The past few years, Eid has taken a back seat for school work and my busy schedule, but with it taking place on a weekend this year, I was determined to celebrate properly. With my parents were oversees in Saudi Arabia to take part in the hajj pilgrimage, and my siblings busy with schoolwork, I decided to stay in with friends and cook up one of my favorite Pakistani dishes, but with a simpler twist.

During a trip to Whole Foods, I spotted this canned bottle of Calcutta Masala simmer sauce by Taj Ethnic Gourmet. After reading the ingredients, the sauce had all the spices and components I would normally put in the dish separately. Usually not a fan of canned sauces, I decided to give this a try as it meant about 50 less steps for me (Pakistani food is definitely a labor of love!)

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So along with the sauce, I picked up some garbanzo beans and Jasmine rice, as well as 1 lb. chicken breast and a medium sized onion. That is all I needed to make this super delicious, easy Pakistani dish, perfect for the chilly fall-weather we are experiencing!

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I started off my cubing the chicken and browning it, as well as adding in the chopped onion. The instructions on the sauce said to just toss in the raw meat, but I always like to be on the safe side by cooking it a little first.

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Then I added in the garbanzo beans after a quick rinse with cold water. Rinsing the beans is an option step, but I prefer to wash off the liquid the beans are canned in so I can control the salt-level of the dish.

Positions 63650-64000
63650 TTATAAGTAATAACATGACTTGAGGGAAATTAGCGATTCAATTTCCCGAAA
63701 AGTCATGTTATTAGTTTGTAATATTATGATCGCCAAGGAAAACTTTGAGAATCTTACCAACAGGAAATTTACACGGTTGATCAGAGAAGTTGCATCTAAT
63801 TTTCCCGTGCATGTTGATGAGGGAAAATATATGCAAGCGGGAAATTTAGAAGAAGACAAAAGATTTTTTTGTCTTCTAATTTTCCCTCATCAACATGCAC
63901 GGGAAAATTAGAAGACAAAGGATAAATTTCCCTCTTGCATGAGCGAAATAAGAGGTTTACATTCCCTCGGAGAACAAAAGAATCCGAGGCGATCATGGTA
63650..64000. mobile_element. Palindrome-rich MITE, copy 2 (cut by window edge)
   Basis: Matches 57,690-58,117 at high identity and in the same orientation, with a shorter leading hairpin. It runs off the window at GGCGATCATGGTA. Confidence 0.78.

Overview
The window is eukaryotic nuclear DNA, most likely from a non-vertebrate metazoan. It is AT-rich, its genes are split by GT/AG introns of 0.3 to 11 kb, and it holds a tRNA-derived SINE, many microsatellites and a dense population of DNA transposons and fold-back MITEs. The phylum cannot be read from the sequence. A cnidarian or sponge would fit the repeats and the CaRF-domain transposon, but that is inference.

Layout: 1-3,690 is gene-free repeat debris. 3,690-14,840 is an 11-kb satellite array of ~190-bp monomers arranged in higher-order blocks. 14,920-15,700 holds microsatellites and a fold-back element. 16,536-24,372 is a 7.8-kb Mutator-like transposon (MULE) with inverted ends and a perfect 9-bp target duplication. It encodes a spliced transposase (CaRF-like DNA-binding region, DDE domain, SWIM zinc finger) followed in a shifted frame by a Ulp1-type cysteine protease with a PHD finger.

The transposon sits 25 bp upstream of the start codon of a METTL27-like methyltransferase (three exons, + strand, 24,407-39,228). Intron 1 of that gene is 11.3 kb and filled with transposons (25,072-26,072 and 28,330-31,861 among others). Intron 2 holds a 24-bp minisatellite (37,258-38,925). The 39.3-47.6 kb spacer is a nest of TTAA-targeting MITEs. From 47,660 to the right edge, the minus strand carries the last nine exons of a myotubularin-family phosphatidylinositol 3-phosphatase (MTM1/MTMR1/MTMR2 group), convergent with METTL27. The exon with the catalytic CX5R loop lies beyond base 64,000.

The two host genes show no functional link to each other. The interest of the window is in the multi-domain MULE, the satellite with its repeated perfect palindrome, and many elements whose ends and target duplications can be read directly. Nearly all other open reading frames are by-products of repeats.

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All the while, I had the Jasmine rice cooking according to the package instructions. After browning the chicken and cooking the garbanzo beans a bit, I poured in the simmer sauce, along with 8 oz of water (roughly half the jar full)

I let it simmer for about 20 minutes with the lid on, on low heat.

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It was perfectly cooked and not too spicy, perfect for the average spice palette. For just under $4 for the bottle of simmer sauce, I would definitely purchase it again when in need of a short cut.

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Looking ahead to Friday night date night, we’re starting to exhaust our typical trips to our favorite dumpling shop or falafel dive. That being said, it is clear that we need a change of international proportions. So what country do you think has the best food? Are you a poutine lover, pasta fanatic, or do you prefer parathay. Did I miss a country that has amazing food? Let me know in the comments.

Caramel latte and mocha from Java and Mug